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Where Now, and Was It Worth It?

The code presented in this chapter is not intended as a framework that can be downloaded and used as is. Much more complete and flexible projects are available that you might consider if you are looking for a framework to use from a client coder's perspective.

If you are interested in using a downloaded framework for your PHP code, several projects are available that might be worth evaluating, including Phrame (http://sourceforge.net/projects/phrame) and php.MVC (http://www.phpmvc.net/).

The main objective of this chapter has been to demonstrate some of the issues involved in building larger applications and to point to a few possible solutions, taking in some object-oriented techniques along the way. In particular, we have examined a mechanism for adding new commands to an application flexibly. You have learned some techniques for displaying views as a result of command execution, without embedding the responsibility for presentation in the commands themselves.

The ideas presented in this hour are by no means new. If you are interested in pursuing these topics further, there are some places you can visit to get more ideas.

Unsurprisingly, Java programmers are very much concerned with object-oriented design. Now that PHP has moved toward greater support for object-orientation, PHP coders can benefit greatly from the experiences of their colleagues in the world of Java. The J2EE patterns site at http://java.sun.com/blueprints/corej2eepatterns/index.html has more information on all the techniques described in this chapter.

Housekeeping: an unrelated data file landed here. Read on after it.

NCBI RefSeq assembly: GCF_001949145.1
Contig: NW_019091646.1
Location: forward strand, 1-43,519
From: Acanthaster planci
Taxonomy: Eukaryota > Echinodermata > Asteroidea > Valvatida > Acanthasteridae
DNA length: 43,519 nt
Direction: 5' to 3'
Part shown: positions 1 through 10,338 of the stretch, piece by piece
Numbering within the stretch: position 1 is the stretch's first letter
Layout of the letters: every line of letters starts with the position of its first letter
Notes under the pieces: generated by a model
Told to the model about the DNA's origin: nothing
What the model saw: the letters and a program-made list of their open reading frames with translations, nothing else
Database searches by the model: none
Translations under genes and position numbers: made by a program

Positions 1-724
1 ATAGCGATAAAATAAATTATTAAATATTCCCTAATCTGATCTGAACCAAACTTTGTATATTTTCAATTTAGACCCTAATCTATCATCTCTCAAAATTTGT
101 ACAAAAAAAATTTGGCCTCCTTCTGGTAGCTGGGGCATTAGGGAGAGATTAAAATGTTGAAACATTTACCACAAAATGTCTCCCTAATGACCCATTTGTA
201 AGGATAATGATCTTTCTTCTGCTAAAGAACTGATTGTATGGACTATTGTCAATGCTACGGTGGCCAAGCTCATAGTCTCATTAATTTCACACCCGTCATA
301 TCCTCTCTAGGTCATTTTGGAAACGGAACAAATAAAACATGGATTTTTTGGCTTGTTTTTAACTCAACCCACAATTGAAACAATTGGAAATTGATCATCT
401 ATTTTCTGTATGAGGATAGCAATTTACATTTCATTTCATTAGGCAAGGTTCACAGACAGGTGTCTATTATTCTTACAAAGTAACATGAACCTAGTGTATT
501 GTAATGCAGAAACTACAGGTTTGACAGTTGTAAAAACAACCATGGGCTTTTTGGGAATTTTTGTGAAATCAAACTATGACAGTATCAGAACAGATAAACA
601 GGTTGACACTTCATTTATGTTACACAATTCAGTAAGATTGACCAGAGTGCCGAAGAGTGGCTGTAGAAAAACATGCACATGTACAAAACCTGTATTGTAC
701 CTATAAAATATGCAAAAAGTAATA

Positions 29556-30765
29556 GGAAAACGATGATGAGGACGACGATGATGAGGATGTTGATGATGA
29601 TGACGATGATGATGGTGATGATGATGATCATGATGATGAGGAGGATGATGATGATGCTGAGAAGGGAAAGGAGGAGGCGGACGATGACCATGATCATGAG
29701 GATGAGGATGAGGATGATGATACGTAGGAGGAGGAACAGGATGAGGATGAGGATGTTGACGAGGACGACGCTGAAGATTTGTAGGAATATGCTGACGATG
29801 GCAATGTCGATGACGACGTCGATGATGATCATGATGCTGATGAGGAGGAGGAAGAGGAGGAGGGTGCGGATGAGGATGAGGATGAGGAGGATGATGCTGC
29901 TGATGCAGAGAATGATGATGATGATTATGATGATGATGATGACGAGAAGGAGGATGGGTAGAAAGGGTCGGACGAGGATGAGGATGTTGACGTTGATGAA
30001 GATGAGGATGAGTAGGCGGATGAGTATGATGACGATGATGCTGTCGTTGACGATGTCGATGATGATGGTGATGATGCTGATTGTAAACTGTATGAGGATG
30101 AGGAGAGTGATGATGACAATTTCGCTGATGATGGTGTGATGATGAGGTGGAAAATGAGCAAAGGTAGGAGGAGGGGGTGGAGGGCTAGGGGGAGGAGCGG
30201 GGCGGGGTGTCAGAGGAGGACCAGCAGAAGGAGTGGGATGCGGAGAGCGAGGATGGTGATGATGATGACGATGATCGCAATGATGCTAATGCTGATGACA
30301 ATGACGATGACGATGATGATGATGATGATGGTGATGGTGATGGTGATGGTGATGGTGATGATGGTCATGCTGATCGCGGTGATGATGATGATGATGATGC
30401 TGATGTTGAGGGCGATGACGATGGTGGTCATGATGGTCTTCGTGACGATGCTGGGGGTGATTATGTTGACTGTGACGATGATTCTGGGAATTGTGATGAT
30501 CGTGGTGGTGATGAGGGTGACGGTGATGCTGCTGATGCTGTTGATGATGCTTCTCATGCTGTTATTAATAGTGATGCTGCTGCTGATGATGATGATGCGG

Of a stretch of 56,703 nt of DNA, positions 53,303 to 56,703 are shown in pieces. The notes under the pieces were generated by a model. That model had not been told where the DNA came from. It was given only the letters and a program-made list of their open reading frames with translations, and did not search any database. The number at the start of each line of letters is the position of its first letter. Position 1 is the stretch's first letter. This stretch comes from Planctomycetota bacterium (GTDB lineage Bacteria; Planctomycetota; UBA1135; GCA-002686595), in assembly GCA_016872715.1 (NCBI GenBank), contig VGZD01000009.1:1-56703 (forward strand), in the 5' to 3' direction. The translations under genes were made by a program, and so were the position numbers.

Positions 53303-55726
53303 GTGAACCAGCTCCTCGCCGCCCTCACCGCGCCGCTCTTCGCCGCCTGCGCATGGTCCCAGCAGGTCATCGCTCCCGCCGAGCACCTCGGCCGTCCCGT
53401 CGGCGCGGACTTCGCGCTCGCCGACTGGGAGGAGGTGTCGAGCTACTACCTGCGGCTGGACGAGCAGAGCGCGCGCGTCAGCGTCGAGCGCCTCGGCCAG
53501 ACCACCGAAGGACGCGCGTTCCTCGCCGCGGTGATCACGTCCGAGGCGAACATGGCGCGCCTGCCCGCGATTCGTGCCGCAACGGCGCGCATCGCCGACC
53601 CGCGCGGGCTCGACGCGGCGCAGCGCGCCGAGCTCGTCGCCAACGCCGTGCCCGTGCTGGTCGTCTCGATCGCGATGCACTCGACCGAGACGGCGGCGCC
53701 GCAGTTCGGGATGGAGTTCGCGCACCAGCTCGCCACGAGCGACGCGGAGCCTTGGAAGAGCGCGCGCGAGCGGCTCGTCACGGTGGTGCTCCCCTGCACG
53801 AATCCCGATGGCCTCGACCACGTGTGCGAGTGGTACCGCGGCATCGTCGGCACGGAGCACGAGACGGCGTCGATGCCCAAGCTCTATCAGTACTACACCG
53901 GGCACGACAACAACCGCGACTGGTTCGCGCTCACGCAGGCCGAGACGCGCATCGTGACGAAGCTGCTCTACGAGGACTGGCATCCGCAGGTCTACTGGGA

After the framework is written, applications can be developed relatively smoothly using a framework of this sort, but it has to be admitted that our code expends a lot of resources before we even implement an application. This chapter has implemented a design pattern known as a Front Controller—that is, we have routed all requests through a central switchboard object. A strong body of opinion argues that the Front Controller pattern is wrong for PHP applications. It is argued that this approach is resource hungry and relatively inflexible. This position is eloquently summed up by Harry Fuecks at http://www.phppatterns.com/index.php/article/articleview/81/1/1/.

Whatever conclusion you draw, I hope that you have found the techniques examined in this chapter useful and interesting.

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